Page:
“One day as Jesus was standing by the Lake of Gennesaret, the people were crowding around him and listening to the word of God. He saw at the water’s edge two boats, left there by the fishermen, who were washing their nets. He got into one of the boats, the one belonging to Simon, and asked him to put out a little from shore. Then he sat down and taught the people from the boat.

When he had finished speaking, he said to Simon, “Put out into deep water, and let down the nets for a catch.”

Simon answered, “Master, we’ve worked hard all night and haven’t caught anything. But because you say so, I will let down the nets.”

When they had done so, they caught such a large number of fish that their nets began to break. So they signaled their partners in the other boat to come and help them, and they came and filled both boats so full that they began to sink.

When Simon Peter saw this, he fell at Jesus’ knees and said, “Go away from me, Lord; I am a sinful man!” For he and all his companions were astonished at the catch of fish they had taken, 10 and so were James and John, the sons of Zebedee, Simon’s partners.

Then Jesus said to Simon, “Don’t be afraid; from now on you will fish for people.” 11 So they pulled their boats up on shore, left everything and followed him.” — Luke 5:1-11 

I read this familiar scripture again last week during a morning quiet time, and the thought struck me about how the Lord reveals Himself to us in unusual ways.

I mean, think about it.

These men were professional fishermen. They had been out to see all night, when you have higher likelihood of catching fish, and not one single bite.

Jesus sees these boats coming into shore, asks to borrow the boat, and begins to preach from it to all the people gathered on the shoreline. After He is done preaching, He tells the fishermen to go back out and let down their nets into deep water one more time.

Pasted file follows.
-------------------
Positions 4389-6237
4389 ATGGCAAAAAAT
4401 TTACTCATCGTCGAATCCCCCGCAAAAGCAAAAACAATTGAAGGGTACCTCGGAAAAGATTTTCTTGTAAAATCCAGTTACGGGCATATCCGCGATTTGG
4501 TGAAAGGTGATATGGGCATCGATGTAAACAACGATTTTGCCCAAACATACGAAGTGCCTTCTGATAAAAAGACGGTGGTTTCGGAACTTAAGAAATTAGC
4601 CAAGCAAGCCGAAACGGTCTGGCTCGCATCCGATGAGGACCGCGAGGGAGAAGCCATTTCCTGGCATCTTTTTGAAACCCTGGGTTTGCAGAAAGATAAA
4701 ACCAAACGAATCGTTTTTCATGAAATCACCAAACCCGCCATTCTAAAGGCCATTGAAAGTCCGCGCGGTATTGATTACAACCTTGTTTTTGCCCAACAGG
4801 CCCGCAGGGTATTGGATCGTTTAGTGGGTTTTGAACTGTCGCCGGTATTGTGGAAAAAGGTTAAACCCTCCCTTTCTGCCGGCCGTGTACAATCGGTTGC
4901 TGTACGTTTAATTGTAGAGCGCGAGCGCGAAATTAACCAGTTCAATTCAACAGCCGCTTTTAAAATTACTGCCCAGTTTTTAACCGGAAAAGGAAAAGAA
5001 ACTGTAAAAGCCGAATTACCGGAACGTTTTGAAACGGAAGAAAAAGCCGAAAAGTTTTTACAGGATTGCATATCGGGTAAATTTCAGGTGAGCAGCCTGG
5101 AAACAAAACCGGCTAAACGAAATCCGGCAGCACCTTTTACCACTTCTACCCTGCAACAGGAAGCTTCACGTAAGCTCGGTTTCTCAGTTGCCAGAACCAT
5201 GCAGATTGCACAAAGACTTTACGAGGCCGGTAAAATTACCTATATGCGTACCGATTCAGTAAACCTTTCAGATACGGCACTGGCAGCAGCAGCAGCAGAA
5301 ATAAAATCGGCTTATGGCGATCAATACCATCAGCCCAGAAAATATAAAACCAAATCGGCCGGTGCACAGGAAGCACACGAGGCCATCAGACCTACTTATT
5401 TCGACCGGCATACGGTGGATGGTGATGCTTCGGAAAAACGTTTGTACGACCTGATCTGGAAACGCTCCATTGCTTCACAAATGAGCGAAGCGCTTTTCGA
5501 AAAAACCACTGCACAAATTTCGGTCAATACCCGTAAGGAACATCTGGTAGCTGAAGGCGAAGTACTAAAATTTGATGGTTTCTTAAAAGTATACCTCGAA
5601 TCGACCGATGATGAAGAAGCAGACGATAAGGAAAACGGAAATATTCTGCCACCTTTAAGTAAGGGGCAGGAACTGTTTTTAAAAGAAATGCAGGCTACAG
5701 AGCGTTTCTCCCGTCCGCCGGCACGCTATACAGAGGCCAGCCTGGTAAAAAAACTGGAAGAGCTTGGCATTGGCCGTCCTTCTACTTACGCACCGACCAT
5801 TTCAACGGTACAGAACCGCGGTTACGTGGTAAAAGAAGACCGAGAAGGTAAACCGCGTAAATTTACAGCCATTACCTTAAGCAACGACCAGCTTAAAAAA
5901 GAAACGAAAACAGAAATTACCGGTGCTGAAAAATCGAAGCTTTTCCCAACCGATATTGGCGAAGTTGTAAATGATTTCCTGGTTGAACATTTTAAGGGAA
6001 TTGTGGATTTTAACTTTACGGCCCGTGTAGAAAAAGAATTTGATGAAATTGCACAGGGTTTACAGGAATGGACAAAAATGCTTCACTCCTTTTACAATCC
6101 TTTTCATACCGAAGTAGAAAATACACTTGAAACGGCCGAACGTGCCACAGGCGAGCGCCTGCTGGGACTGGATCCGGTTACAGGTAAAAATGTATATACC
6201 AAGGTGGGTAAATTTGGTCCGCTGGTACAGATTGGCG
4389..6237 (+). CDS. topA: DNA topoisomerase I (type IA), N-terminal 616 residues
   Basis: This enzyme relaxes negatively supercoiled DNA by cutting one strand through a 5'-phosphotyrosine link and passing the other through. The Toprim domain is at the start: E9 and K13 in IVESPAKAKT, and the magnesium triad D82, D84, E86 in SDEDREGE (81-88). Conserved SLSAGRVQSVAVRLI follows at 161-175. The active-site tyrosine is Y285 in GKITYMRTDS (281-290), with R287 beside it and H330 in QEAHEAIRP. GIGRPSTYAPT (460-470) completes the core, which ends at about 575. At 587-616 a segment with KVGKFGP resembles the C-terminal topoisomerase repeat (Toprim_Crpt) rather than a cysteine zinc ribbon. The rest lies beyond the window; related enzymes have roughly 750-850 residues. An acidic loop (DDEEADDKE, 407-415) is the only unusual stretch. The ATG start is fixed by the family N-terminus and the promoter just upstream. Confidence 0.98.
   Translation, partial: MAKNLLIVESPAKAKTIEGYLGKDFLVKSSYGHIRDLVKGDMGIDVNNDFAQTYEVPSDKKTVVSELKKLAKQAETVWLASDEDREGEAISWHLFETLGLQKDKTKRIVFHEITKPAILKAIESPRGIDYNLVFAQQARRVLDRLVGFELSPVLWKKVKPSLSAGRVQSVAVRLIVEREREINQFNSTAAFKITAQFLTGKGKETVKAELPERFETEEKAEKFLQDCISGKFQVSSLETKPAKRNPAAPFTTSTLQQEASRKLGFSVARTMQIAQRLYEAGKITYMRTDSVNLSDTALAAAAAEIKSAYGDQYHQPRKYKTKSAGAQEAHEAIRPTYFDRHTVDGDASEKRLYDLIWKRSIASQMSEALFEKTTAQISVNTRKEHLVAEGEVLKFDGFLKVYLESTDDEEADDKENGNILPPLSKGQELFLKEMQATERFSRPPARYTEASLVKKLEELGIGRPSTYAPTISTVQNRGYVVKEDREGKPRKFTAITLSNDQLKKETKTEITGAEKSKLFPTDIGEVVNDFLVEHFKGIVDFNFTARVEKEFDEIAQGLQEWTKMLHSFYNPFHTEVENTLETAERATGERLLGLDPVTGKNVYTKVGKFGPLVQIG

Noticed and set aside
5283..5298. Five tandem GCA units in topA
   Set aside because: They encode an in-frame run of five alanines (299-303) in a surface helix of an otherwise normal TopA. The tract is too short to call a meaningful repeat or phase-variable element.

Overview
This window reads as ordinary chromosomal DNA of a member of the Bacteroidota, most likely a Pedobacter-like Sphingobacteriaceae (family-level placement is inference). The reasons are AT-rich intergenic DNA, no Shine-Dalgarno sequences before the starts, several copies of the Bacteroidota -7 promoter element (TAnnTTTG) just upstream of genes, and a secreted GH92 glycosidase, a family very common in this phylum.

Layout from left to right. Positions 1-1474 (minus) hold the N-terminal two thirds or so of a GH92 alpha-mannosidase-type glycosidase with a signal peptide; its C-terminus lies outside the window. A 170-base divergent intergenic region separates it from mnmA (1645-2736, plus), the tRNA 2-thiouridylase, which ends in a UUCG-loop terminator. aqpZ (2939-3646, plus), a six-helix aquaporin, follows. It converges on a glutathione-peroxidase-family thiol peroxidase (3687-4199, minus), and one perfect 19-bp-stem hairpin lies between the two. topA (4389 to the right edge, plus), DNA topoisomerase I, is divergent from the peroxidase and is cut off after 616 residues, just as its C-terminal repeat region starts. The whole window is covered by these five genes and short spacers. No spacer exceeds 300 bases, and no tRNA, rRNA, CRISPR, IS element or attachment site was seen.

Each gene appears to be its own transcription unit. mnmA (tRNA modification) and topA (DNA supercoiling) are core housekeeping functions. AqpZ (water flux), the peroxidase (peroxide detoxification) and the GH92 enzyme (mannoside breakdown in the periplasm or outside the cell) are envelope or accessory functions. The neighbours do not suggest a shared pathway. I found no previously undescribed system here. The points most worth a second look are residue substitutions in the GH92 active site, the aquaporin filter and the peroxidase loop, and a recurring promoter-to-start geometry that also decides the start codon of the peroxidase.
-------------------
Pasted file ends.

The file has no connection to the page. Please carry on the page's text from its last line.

I can only imagine the thoughts passing through their minds.

This teacher sidesteps from His message to publicly embarrass us and tell us how to do our job. Yeah, I don’t think so…

But, they do it.

And the results are no less than staggering. And because of their faithfulness and obedience, their belief is strengthened and they are the first of His chosen disciples. And so they leave their nets and follow Him.

Have you ever had a “leave your nets and come with me!” moment?

Have you ever been that awestruck by the Lord’s calling on your life?

Has He spoken to you and revealed even more of His character to you in an unconventional, unusual way?

In the past year, I have felt a tug on my heart to do something, to accomplish something, that in my own power, intellect, and reason, is impossible. And so, I tried to ignore it. The mounting fear was just too great. The tide of my doubts was just too swift. The remindings of my failures just too frequent.

And the tug on my heart continued.

Why me? When so many others have tried and failed?

But the idea persisted. Until I broke and I joined Him. And I prayed and I dreamed. And so, I began.

Only you can do what God has created for you to do. You have everything that you need, or ever could need, to answer His call. It’s already all inside you!

Inside all of us.

Isn’t that just a miraculous thought?

In discussion about this very topic this week with a friend and coworker, he shared with me his Romans 8:28 philosophy about stepping into the purpose that God gives you. His illustration came from Exodus, and he began to speak about Moses and the miraculous and unusual calling on his life. Moses would never have been the chosen to approach the throne Pharaoh, a god in ancient times, if he had not spent his formative years as a member of Pharaoh’s household. He would never have been granted an audience with Pharaoh if he had not first called Pharaoh “brother.”  He would not have been able to shepherd and guide the people of Israel through the wilderness and to the very edge of the Promised Land if he had not been so familiar with shepherding the fields of Midian along with his father-in-law Jethro.

He was quite literally perfectly positioned to accomplish God’s perfect plan. Speech impediment and all.

We should embrace our limitations. Embrace our shortcomings, our fears, our doubts, our failures even, because we serve a God who can and one who will provide exceedingly, abundantly more than we could ever ask for or imagine.

So many fish that we need a 2nd boat to come help us unload all of our nets.

So, here me when I say… Bring on the fish!



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